However common driveline issues include tail shaft centre bearing problems and worn diff bushes, both of which can result in noticeable clunking sounds. However, aftermarket upgrades are available for these components, offering extended durability compared to the Ford OEM parts.

While this list of potential issues may seem extensive, overall, the FG range is considered reliable when treated with care and not subjected to excessive modifications. Regular maintenance and attention to known concerns can contribute to a very positive and affordable ownership experience.

Body Styles

  • 4-door Sedan

Engine Specs

  • 4.0-litre, 6-cylinder turbo petrol, 270kW / 533Nm (All Models)

Transmission

  • 6-speed Manual (XR6 Turbo, XR6 Turbo 50th Anniversary, XR6 Turbo Limited Edition)
  • 6-speed Sports Automatic (XR6 Turbo, XR6 Turbo 50th Anniversary, XR6 Turbo Limited Edition)

Fuel Consumption

  • 8.5 – 17.2 / 100km (XR6 Turbo, XR6 Turbo Limited Edition)
  • 8.8 – 16.9 / 100km (XR6 Turbo 50th Anniversary)

Length

  • 4949mm – 4970mm (All Models)

Width

  • 1868mm (All Models)

Height

  • 1433mm – 1494mm (All Models)

Wheelbase

  • 2838mm (All Models)

Kerb Weight

  • 1793kg (All Models)

Towing

  • 750kg (unbraked) – 2300kg (braked) (All Models)

Ancap Ratings

  • 5 stars (All Models)

Body Styles

  • 4-door Sedan

Engine Specs

  • 4.0-litre, 6-cylinder turbo petrol, 270kW / 533Nm (All Models)

Transmission

  • 6-speed Manual (XR6 Turbo, XR6 Turbo 50th Anniversary, XR6 Turbo Limited Edition)
  • 6-speed Sports Automatic (XR6 Turbo, XR6 Turbo 50th Anniversary, XR6 Turbo Limited Edition)

Fuel Consumption

  • 8.5 – 17.2 / 100km (XR6 Turbo, XR6 Turbo Limited Edition)
  • 8.8 – 16.9 / 100km (XR6 Turbo 50th Anniversary)

Length

  • 4949mm – 4970mm (All Models)

Width

  • 1868mm (All Models)

Height

  • 1433mm – 1494mm (All Models)

Wheelbase

  • 2838mm (All Models)

Kerb Weight

  • 1793kg (All Models)

Towing

  • 750kg (unbraked) – 2300kg (braked) (All Models)

Ancap Ratings

  • 5 stars (All Models)

Body Styles

  • 4-door Sedan

Engine Specs

  • 4.0-litre, 6-cylinder turbo petrol, 270kW / 533Nm (All Models)

Transmission

  • 6-speed Manual (XR6 Turbo, XR6 Turbo 50th Anniversary, XR6 Turbo Limited Edition)
  • 6-speed Sports Automatic (XR6 Turbo, XR6 Turbo 50th Anniversary, XR6 Turbo Limited Edition)

Fuel Consumption

  • 8.5 – 17.2 / 100km (XR6 Turbo, XR6 Turbo Limited Edition)
  • 8.8 – 16.9 / 100km (XR6 Turbo 50th Anniversary)

Length

  • 4949mm – 4970mm (All Models)

Width

  • 1868mm (All Models)

Height

  • 1433mm – 1494mm (All Models)

Wheelbase

  • 2838mm (All Models)

Kerb Weight

  • 1793kg (All Models)

Towing

  • 750kg (unbraked) – 2300kg (braked) (All Models)

Ancap Ratings

  • 5 stars (All Models)

Warranty

  • 3 years / 100,000 km (All Models)

Servicing

  • 15,000 km / 12 months (All Models)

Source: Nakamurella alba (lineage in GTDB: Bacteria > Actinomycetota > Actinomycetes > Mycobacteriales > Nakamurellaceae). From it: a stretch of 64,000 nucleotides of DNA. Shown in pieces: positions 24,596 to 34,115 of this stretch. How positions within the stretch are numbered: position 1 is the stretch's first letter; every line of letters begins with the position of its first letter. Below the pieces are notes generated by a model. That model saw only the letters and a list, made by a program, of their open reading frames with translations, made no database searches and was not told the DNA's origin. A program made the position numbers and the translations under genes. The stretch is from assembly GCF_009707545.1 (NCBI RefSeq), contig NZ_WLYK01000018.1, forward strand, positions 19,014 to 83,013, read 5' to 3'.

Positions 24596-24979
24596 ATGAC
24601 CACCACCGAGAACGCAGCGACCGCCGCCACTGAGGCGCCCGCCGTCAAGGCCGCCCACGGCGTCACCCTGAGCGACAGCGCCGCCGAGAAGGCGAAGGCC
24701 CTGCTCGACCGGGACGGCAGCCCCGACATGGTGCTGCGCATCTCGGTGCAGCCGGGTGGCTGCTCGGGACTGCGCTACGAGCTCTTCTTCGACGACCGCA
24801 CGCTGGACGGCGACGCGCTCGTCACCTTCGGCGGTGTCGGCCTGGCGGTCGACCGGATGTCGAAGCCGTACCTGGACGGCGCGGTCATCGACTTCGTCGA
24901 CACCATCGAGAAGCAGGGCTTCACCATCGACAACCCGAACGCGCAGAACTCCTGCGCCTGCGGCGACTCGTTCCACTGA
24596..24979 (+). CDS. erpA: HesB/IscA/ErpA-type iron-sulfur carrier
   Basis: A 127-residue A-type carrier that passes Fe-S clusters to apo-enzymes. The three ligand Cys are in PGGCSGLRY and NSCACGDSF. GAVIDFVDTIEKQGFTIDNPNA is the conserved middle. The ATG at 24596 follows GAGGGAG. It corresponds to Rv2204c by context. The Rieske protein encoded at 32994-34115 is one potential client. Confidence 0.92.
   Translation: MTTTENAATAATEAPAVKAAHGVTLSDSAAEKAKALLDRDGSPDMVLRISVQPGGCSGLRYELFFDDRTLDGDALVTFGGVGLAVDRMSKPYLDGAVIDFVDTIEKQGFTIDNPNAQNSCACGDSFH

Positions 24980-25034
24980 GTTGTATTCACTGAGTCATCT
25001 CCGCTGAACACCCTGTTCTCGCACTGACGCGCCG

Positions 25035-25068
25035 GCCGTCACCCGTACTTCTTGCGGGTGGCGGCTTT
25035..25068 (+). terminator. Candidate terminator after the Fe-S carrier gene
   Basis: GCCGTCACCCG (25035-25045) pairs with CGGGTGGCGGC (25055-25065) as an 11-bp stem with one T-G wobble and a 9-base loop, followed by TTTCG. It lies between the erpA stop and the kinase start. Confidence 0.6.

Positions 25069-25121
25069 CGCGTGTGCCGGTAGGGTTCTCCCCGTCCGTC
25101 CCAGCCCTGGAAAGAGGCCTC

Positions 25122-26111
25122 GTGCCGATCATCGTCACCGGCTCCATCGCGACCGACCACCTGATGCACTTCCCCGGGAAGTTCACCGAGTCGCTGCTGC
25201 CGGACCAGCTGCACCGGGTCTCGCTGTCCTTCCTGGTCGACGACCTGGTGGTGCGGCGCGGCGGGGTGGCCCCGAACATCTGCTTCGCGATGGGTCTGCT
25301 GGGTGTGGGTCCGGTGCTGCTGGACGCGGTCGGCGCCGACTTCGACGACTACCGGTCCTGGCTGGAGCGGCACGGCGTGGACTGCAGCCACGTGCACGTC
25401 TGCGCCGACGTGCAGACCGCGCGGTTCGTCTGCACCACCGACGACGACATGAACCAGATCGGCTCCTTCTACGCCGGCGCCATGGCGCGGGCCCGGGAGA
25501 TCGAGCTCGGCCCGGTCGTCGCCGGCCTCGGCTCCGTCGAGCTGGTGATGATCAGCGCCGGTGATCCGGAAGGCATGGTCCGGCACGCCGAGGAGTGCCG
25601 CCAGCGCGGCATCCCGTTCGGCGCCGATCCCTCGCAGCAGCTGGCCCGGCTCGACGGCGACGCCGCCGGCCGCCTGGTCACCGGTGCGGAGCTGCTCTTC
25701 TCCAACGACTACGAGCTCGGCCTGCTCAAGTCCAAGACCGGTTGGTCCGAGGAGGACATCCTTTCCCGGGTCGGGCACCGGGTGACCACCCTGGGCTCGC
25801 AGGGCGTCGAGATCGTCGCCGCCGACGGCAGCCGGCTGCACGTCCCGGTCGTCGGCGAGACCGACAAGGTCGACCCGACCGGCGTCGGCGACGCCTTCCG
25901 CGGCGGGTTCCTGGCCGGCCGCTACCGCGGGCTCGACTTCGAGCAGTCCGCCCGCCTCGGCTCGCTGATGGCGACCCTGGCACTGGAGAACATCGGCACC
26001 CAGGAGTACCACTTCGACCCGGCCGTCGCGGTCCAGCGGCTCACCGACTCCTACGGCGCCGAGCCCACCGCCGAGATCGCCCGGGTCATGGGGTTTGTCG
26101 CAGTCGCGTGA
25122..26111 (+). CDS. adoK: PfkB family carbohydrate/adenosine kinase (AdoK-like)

Model range, pricing & features

Ford Falcon XR6 Turbo -1

XR6 Turbo

Price when new: $45,490

Price used: $13,800 - $16,600

Equipment

  • 18″ Alloy Wheels
  • 4 Speaker Stereo
  • ABS (Antilock Brakes)
  • Adjustable Steering Col. – Tilt & Reach
  • Air Cond. – Climate Control
  • Air Conditioning – Rear
  • Airbag – Driver
  • Airbag – Passenger
  • Airbags – Side for 1st Row Occupants (Front)
  • Antenna – in Rear Glass
  • Armrest – Front Centre (Shared)
  • Armrest – Rear Centre (Shared)
  • Audio – Aux Input Socket (MP3/CD/Cassette)
  • Audio – MP3 Decoder
  • Body Colour – Bumpers
  • Body Colour – Exterior Mirrors Partial
  • Body Colour – Rear Garnish
  • Body Kit – F&R Spoilers
  • Skirts
  • Rear Apron
  • Brake Assist
  • CD Player
  • Calipers – Front 2 Spot
  • Central Locking – Remote/Keyless
  • Chrome Exhaust Tip(s)
  • Clear Side Indicator Lenses
  • Clock – Digital
  • Control – Electronic Stability
  • Control – Traction
  • Cruise Control
  • Cup Holders – 1st Row
  • Cup Holders – 2nd Row
  • Disc Brakes Front Ventilated
  • Disc Brakes Rear Solid
  • Door Pockets – 1st row (Front)
  • Drive By Wire (Electronic Throttle Control)
  • EBD (Electronic Brake Force Distribution)
  • Electric Seat – Drivers
  • Engine Immobiliser
  • Flip/Fold Out Key
  • Fog Lamps – Front
  • Headlamps – Blacked Out Surrounds
  • Headlamps – Clear Lenses
  • Headlamps Automatic (light sensitive)
  • Independent Rear Suspension
  • Intermittent Wipers – Variable
  • Leather Steering Wheel
  • Limited Slip Diff
  • Lock Nuts
  • Map/Reading Lamps – for 1st Row
  • Mesh Grille
  • Mesh Grille – Lower Bumper
  • Metallic Finish Centre Console
  • Metallic Finish Centre Stack/ HVAC
  • Metallic Finish Door Handles – Interior
  • Metallic Finish Door Inserts
  • Metallic Finish Gear Knob
  • Multi-function Control Screen
  • Multi-function Steering Wheel
  • Pedals – Sports
  • Performance Brakes
  • Power Door Mirrors
  • Power Steering
  • Power Windows – Front & Rear
  • Remote Boot/Hatch Release
  • Remote Fuel Lid Release
  • Seat – Drivers Lumbar Adjustment Manual
  • Seat – Passenger Lumbar Adjustment Manual
  • Seatbelt – Pretensioners 1st Row (Front)
  • Seatbelts – Lap/Sash for 5 seats
  • Seats – 2nd Row Split Fold
  • Side Skirts
  • Sports Instruments
  • Sports Seats – 1st Row (Front)
  • Steering Wheel – Sports
  • Suspension – Sports
  • Tacho
  • Tail Lamps – Blacked Out Surrounds
  • Trim – Cloth
  • Trip Computer

XR6 Turbo 50th Anniversary

Price when new: $45,950

Price used: $16,500 - $19,400

Adds

  • 19″ Alloy Wheels
  • 8 Speaker Stereo